Eating disorders are real, complex and devastating conditions that can have serious consequences for a patient’s health, productivity and relationships – and even kill.

In the U.S., nearly 10 million females and 1 million males are fighting an eating disorder such as anorexia or bulimia. Millions more struggle with binge eating disorder.

Patients need to seek professional help. For various reasons, many cases are not reported. In addition, many individuals struggle with body dissatisfaction and sub-clinical disordered eating attitudes and behaviors. More than 80 percent of women are reported to be dissatisfied with their appearance.

Eating disorders affect people from all walks of life, including young children, men and individuals of all races and ethnicities. The peak onset occurs during puberty and the late teen/early adult years, but symptoms can occur as young as kindergarten.

More than one in three “normal dieters” progresses to pathological dieting.

Although eating disorders are potentially lethal, they are treatable.

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In anorexia nervosa’s cycle of self-starvation, the body is denied the essential nutrients it needs to function normally. The body is forced to slow down all of its processes to conserve energy, resulting in:

• Abnormally slow heart rate and low blood pressure. The risk for heart failure rises as heart rate and blood pressure levels sink lower and lower.

• Reduction of bone density (osteoporosis), which results in dry, brittle bones.

• Muscle loss and weakness.

• Severe dehydration, which can result in kidney failure.

• Fainting, fatigue, and weakness.

• Dry hair and skin; hair loss is common.

• Growth of a downy layer of hair called lanugo all over the body, including the face, in an effort to keep the body warm.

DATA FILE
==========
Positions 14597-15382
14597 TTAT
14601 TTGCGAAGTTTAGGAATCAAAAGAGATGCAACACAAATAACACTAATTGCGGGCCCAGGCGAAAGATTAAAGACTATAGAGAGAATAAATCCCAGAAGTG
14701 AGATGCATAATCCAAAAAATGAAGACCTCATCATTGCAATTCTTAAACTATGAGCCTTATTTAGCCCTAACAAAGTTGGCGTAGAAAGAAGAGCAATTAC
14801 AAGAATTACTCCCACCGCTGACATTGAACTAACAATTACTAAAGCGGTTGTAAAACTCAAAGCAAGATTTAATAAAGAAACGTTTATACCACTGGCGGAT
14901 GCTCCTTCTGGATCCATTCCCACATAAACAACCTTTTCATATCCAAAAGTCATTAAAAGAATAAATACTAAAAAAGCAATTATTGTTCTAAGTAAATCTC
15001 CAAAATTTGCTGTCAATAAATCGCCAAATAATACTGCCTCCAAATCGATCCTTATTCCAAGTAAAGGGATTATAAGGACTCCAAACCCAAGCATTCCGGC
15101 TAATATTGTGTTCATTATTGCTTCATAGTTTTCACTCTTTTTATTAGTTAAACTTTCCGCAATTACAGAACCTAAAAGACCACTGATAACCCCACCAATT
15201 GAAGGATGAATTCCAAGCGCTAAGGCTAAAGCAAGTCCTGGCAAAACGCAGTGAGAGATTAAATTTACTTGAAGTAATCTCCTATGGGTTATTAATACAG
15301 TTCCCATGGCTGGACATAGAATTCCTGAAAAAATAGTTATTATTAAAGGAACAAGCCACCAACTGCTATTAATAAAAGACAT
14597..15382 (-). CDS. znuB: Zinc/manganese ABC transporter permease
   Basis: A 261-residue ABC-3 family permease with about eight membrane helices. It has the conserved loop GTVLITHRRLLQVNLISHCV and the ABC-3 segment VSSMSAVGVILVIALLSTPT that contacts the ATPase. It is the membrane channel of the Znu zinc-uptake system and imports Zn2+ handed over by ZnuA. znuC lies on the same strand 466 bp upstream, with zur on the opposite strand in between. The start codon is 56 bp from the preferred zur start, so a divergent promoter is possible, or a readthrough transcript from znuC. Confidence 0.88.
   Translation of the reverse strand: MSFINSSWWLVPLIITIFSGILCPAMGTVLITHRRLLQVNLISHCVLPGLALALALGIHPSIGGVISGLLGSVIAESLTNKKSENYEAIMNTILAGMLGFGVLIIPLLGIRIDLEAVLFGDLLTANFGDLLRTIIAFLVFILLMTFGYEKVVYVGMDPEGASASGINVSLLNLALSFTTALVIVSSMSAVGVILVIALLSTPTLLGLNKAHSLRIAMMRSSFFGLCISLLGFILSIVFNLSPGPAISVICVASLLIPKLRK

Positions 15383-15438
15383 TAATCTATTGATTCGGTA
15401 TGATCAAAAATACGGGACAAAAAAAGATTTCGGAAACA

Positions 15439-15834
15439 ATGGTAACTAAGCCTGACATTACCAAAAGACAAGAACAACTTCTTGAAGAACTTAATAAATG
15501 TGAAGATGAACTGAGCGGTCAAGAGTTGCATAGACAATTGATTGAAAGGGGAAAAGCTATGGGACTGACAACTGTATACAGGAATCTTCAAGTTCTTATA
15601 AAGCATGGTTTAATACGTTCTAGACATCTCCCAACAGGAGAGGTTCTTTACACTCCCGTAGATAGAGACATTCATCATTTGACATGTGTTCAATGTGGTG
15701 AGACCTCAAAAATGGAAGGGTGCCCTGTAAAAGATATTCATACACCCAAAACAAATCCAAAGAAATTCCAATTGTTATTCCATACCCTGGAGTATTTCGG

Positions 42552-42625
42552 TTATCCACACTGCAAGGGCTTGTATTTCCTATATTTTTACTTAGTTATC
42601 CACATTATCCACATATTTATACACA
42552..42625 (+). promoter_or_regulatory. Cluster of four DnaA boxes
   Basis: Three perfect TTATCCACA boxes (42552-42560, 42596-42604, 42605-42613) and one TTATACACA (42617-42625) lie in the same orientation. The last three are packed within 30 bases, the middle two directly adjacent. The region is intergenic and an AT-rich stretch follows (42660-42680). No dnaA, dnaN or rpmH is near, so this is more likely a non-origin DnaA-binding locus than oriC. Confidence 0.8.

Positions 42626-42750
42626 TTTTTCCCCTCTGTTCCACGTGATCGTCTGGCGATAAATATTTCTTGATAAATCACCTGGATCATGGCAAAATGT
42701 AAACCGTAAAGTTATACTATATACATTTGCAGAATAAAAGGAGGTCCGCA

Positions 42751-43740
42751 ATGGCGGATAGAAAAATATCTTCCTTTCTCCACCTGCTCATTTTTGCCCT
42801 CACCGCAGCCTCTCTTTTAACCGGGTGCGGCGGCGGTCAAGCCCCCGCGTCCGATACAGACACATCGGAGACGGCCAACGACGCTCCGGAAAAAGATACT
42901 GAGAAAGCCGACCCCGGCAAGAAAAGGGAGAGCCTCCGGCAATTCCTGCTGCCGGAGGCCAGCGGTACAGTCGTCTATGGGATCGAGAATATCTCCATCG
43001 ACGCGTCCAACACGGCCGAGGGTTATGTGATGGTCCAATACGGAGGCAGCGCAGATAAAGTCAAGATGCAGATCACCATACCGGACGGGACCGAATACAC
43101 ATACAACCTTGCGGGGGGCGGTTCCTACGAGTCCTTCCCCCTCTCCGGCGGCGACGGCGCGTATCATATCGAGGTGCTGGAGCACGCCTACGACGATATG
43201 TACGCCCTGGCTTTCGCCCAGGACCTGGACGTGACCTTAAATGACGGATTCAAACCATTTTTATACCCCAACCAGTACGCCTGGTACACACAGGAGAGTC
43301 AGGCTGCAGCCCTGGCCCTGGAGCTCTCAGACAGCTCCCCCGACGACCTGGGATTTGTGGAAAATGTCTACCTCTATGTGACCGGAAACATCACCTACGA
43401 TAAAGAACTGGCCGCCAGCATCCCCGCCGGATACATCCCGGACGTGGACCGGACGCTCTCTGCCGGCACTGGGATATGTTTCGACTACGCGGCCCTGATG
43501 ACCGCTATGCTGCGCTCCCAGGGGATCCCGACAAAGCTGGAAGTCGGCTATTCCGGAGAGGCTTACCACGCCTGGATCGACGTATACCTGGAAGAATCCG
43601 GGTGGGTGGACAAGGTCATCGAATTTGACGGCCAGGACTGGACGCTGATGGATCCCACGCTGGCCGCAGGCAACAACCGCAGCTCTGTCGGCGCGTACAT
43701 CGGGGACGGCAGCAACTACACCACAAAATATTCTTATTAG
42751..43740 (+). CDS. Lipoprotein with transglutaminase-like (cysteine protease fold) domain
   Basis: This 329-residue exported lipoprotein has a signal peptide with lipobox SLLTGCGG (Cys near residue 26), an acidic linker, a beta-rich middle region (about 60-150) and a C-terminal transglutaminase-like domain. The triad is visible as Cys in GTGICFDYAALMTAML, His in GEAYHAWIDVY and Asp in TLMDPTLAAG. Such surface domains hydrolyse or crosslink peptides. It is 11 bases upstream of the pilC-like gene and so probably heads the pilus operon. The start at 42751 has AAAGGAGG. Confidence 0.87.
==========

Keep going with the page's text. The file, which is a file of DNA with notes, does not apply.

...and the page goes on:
The recurrent binge-and-purge cycles of bulimia can affect the entire digestive system and can lead to electrolyte and chemical imbalances in the body that affect the heart and other major organ functions, resulting in:

• Electrolyte imbalances that can lead to irregular heartbeats and possibly heart failure and death. Electrolyte imbalance is caused by dehydration and loss of potassium, sodium and chloride from the body as a result of purging behaviors.

• Potential for gastric rupture during periods of bingeing.

• Inflammation and possible rupture of the esophagus from frequent vomiting.

• Tooth decay and staining from stomach acids released during frequent vomiting.

• Chronic irregular bowel movements and constipation as a result of laxative abuse.

• Peptic ulcers and pancreatitis.

Binge eating disorder often results in many of the same health risks associated with clinical obesity, including high blood pressure, high cholesterol levels, heart disease, Type 2 diabetes and gallbladder disease.

Did you know?

• 40 percent of newly identified cases of anorexia are in girls 15-19 years old.

• There has been a rise in incidence of anorexia in young women 15-19 in each decade since 1930.

• Anorexia has the highest rate of mortality of any mental illness.

• Only 6 percent of people with bulimia receive mental health care.

• Americans believe government should require insurance companies to cover the treatment of eating disorders.

• Four out of 10 Americans either suffered or have known someone with an eating disorder.


Our passion to be thin has become ingrained, even among children. Studies show that:

• Over half of teenage girls and nearly a third of teenage boys use unhealthy weight control behaviors, such as skipping meals, fasting, smoking cigarettes, vomiting and taking laxatives (Neumark-Sztainer, 2005).

• Girls who diet frequently are 12 times as likely to binge as girls who don’t diet (Neumark-Sztainer, 2005).

• 42 percent of first- through third-grade girls want to be thinner (Collins, 1991).

• 81 percent of 10-year-olds are afraid of being fat (Mellin et al., 1991).

• The average American woman is 5 feet, 4 inches tall and weighs 140 pounds. The average American model is 5-foot-11 and weighs 117 pounds.

• 95 percent of all dieters will regain their lost weight in one to five years (Grodstein, et al., 1996).

• One-quarter of American men and 45 percent of American women are on a diet on any given day (Smolak, 1996).